We desire to bring sunshine to Africa....opportunities to allow people to realize their destinies and be released from oppression. We are starting in Mozambique with The Sunshine Nut Company. The majority of proceeds from this company will go to the poorest of farming communities and the neediest of children. Mozambique is ranked among the poorest in economic status but we believe they are among the richest in spirit. Join us in our adventure....

Saturday, April 21, 2012

What I love most....The Children!

If I were asked what I love most about Mozambique, I would not hesitate to immediately respond, “The children!”  I have always loved children.  I was, after all, an elementary teacher for 17 years.  And while I love children everywhere (my own included), the children of Mozambique have a tender, joyful endearing quality about them that just delights me. They captivate me as I see them out and about.  At first glance, they appear to be little dirty ruffians in even dirtier clothing.  But to me, they are just adorable and I want to wrap them up and love on them!  The dirt and tattered clothing just makes them all the more appealing to me.  I think it is because of the joy they have despite their material circumstances.  They have so little materially, yet they are so content and happy.

Of course I am totally smitten with the children at the Iris Matola-Rio Children’s Center.  Who wouldn’t be?  As my car rounds the bend in the dirt road that leads to the center, they begin chanting my name repeatedly, “Mama Terri!  Mama Terri!” as they come running from every nook and cranny around to gather around my car.  As I get out, I am swarmed with hugs and smiles.  They are filthy, their noses are runny, their feet are bare, and their clothes need a good washing, but I could care less.  God has truly given me His heart for these children.  I just scoop them up and love on each one until  each child has received an individual greeting, hug, and kiss.

 I don’t even have to know the children to be delighted by them.  It is often these little ones that bring the biggest smiles to my face.  As I drive down the road, they are out everywhere- playing, singing, talking with friends, walking to and from school in their blue uniforms with their little backpacks on their backs.  Some are working hard wheeling wheelbarrows full of bags of rice or cement or large plastic containers of water for their families’ use. Others are out using a primitive hoe to tend their families’ plantings. Little boys that can’t be a day over 8 years old are herding enormous cattle with really big horns guiding them along the road to graze. Older siblings are given charge over their younger ones.  I love seeing the older children walking holding onto their younger brother or sister’s hand, watching protectively over them.  Little girls, as young as 7 or 8, can be found walking along with their little siblings tied onto their backs being carried along.   In the US, we are so guarded with our children.  We keep them close by and their only freedom to play is often in our fenced in back yards.  But here, they roam about freely.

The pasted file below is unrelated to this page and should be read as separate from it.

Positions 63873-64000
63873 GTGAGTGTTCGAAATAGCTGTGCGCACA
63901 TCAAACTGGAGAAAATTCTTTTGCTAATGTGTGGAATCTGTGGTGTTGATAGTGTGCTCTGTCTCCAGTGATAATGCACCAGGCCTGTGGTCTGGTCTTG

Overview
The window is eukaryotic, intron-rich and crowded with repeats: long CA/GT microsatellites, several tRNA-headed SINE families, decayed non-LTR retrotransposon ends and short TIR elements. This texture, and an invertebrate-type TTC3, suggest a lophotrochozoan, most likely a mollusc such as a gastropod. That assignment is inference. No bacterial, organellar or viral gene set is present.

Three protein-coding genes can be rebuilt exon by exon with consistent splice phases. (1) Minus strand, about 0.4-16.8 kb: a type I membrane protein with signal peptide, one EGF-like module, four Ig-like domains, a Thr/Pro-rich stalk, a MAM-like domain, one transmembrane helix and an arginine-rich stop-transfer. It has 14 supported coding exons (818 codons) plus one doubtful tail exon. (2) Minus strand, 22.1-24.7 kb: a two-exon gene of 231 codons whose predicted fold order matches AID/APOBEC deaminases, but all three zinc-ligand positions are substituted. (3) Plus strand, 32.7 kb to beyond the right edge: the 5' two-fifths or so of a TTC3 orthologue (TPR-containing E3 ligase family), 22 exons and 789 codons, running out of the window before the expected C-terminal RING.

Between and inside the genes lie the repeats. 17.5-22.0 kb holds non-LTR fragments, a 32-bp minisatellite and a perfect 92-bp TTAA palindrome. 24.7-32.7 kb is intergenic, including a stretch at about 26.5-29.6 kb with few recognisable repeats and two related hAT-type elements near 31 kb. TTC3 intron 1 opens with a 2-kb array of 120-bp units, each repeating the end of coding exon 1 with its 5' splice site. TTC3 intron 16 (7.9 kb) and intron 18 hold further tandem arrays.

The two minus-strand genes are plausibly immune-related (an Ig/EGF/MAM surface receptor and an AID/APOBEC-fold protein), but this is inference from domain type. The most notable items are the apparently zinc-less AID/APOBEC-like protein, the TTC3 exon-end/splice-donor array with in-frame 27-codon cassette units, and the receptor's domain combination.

The children out here always look at passing cars inquisitively to see who is in them.  Not many cars travel the back roads. They step to the side of the road as I approach and stare intensely as I go by. When I look back at them in my rearview mirror, I often see that they have stopped and turned to watch me as I continue on.  As they look at me, I can’t help but wonder what they must be thinking- their faces are so still.  Yet when I lift my hand to wave and smile, they break into a full ear to ear smile as they wave back at me.  It just tickles me and makes me giggle every single time.  What I wouldn’t do to have a big bag of DumDum lollipops from America to pass out as I go by. 

I must add that the adults I pass are just as inquisitive and kind.  They also step to the side as I pass.  I wave to thank them for their courtesy and to simply acknowledge them and bless them. They smile and raise both hands to say, “You are welcome”.

As I said, most of these experiences happen on the back dirt roads that lead to our home and on the road I travel frequently to the Iris Matola-Rio Children’s Center.  We are soon moving into the town of Matola.  I am already sad that I won’t be driving on these roads anymore.  Yes, there will still be children everywhere doing the same things in town as they do out here closer to the bush, but there are so many more cars passing by and so they pay little attention to them. Fortunately I will still be coming out this way to spend time at the children’s center and with friends, so I will still get to see them.  Life in Mozambique for me would be less meaningful without these experiences.